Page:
Astex Pharmaceuticals, Inc. has announced that interim Phase 1/2 clinical data from subcutaneous SGI-110, a novel hypomethylating agent, demonstrated differentiated PK profile, good tolerability, and preliminary promising complete responses in heavily pretreated acute myelogenous leukemia (AML) patients enrolled in the Phase 1 segment of the trial.
The data was presented at an oral session at the American Association for Cancer Research (AACR) 2012 Annual Meeting in Chicago, IL and was featured in a joint AACR-Stand Up To Cancer (SU2C) media forum.
SU2C has provided funding for the Epigenetics Dream Team that is collaborating on the scientific evaluation of SGI-110.
The randomized Phase 1/2 first-in-human dose escalation study enrolled 66 patients with previously treated intermediate or high-risk myelodysplastic syndromes (MDS) or AML as of March 28, 2012.
Of seven evaluable refractory AML patients who had adequate hypomethylation with no prior resistance to hypomethylating agents (HMAs), two showed complete response, and one showed partial response.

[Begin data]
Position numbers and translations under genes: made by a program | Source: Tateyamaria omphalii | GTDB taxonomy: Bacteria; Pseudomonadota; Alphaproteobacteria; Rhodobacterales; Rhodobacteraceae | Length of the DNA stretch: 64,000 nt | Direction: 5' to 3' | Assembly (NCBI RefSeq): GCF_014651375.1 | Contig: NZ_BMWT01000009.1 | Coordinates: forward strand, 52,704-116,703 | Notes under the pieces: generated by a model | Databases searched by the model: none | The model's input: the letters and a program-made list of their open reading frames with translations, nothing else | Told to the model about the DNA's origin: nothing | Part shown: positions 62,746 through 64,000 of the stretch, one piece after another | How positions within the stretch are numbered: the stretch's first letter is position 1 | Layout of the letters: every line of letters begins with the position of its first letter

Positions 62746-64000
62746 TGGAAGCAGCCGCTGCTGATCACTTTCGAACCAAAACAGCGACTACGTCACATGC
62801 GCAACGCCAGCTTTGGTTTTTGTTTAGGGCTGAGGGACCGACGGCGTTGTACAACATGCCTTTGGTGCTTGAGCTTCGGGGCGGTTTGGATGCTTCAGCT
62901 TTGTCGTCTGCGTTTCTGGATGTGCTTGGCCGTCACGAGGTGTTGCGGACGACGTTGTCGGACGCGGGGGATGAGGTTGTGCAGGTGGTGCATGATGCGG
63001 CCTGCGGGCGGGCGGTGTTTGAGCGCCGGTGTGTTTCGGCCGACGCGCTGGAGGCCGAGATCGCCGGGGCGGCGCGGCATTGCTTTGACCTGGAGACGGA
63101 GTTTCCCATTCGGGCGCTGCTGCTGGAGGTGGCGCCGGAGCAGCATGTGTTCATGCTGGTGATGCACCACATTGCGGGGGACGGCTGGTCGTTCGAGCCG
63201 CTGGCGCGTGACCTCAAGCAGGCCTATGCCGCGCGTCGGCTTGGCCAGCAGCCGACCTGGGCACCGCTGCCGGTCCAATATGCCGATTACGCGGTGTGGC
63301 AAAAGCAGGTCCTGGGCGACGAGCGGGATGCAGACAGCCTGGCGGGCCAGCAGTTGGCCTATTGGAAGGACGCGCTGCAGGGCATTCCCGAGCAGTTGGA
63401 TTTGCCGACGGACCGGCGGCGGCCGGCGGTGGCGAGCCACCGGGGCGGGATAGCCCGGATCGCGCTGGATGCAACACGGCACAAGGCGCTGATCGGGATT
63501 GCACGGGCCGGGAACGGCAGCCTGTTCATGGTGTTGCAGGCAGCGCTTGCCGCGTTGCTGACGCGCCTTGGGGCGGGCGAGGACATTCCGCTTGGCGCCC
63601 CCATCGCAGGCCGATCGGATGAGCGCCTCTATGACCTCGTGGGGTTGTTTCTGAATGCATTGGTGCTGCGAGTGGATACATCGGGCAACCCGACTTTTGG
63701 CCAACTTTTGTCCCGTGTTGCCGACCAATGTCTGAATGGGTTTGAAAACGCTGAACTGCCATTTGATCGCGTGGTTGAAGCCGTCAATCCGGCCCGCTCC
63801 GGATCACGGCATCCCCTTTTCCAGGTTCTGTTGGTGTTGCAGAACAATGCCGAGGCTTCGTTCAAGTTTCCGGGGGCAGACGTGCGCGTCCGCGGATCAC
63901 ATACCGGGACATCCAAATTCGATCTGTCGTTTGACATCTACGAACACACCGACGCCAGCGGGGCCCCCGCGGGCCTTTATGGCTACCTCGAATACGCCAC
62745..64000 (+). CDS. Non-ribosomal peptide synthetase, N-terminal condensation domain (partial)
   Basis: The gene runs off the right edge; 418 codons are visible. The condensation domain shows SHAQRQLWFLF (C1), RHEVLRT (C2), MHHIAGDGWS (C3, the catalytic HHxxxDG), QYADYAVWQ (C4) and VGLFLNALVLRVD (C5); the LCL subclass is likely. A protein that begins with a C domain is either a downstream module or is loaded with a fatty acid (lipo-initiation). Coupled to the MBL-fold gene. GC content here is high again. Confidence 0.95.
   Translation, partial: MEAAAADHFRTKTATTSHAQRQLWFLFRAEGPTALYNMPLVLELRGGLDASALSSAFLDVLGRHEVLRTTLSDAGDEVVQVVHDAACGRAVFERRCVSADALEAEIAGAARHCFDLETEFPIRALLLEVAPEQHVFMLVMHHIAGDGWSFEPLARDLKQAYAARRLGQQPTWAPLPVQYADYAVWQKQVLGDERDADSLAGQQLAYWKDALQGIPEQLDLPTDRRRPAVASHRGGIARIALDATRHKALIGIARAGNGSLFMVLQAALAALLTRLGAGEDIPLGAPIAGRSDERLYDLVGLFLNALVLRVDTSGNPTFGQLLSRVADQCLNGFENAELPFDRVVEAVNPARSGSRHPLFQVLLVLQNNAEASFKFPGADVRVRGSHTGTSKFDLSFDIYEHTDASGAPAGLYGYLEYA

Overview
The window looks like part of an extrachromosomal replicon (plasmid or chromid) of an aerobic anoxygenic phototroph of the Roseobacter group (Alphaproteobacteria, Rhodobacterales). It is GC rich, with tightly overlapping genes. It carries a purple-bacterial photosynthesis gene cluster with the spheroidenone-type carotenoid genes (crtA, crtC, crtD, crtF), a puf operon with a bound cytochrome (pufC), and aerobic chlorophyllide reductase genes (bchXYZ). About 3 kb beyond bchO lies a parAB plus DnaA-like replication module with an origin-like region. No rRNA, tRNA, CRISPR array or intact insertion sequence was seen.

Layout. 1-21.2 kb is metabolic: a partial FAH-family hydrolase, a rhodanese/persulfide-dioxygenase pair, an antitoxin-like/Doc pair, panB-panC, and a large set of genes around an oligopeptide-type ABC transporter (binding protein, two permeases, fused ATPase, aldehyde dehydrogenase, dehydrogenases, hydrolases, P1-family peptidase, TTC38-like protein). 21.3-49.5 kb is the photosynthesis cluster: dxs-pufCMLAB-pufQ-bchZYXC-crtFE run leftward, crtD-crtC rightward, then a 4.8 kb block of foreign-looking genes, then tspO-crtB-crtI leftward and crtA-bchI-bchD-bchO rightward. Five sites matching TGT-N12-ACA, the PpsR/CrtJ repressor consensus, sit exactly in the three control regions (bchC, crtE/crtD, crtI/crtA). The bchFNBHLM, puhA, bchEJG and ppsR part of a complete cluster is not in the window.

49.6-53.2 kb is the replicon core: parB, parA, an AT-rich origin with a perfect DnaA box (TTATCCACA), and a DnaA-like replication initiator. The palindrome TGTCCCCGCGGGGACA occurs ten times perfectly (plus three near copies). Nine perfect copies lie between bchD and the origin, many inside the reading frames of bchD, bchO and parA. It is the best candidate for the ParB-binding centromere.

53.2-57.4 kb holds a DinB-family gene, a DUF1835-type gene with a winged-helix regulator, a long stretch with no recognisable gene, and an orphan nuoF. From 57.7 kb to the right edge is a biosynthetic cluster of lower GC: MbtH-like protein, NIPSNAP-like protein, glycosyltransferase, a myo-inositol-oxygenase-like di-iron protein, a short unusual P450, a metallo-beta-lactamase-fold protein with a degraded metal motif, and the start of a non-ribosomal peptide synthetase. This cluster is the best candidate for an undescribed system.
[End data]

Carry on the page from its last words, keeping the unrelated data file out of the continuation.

Additionally, the pharmacokinetic (PK) data suggests delivery of decitabine by SGI-110 achieves high decitabine exposure and longer half-life than decitabine intravenous (IV) infusion.
The pharmacodynamic (PD) data shows potent dose-dependent hypomethylation induction in the daily regimen.
“This interim SGI-110 data is very encouraging for refractory AML patients,” said Jean-Pierre Issa, MD, professor of medicine and director of the Fels Institute for Cancer Research and Molecular Biology at Temple University.
Issa continued, “With the optimal biologically effective dose reached, this provides a firm basis to begin the dose expansion segment of the trial for treatment of elderly AML and previously untreated MDS.”
“This is a great example of collaboration between SU2C and industry,” said Stephen B. Baylin, MD, professor of oncology and medicine, deputy director of the Sidney Kimmel Comprehensive Cancer Center at Johns Hopkins; co-leader of the Epigenetics Dream Team of SU2C.
Baylin continued, “The trial used a biologically driven design where dose escalation was based on biological efficacy of the drug and not just toxicities as is often the case with cancer drugs. Achieving clinical efficacy at the biologically effective doses is a validation of this innovative design."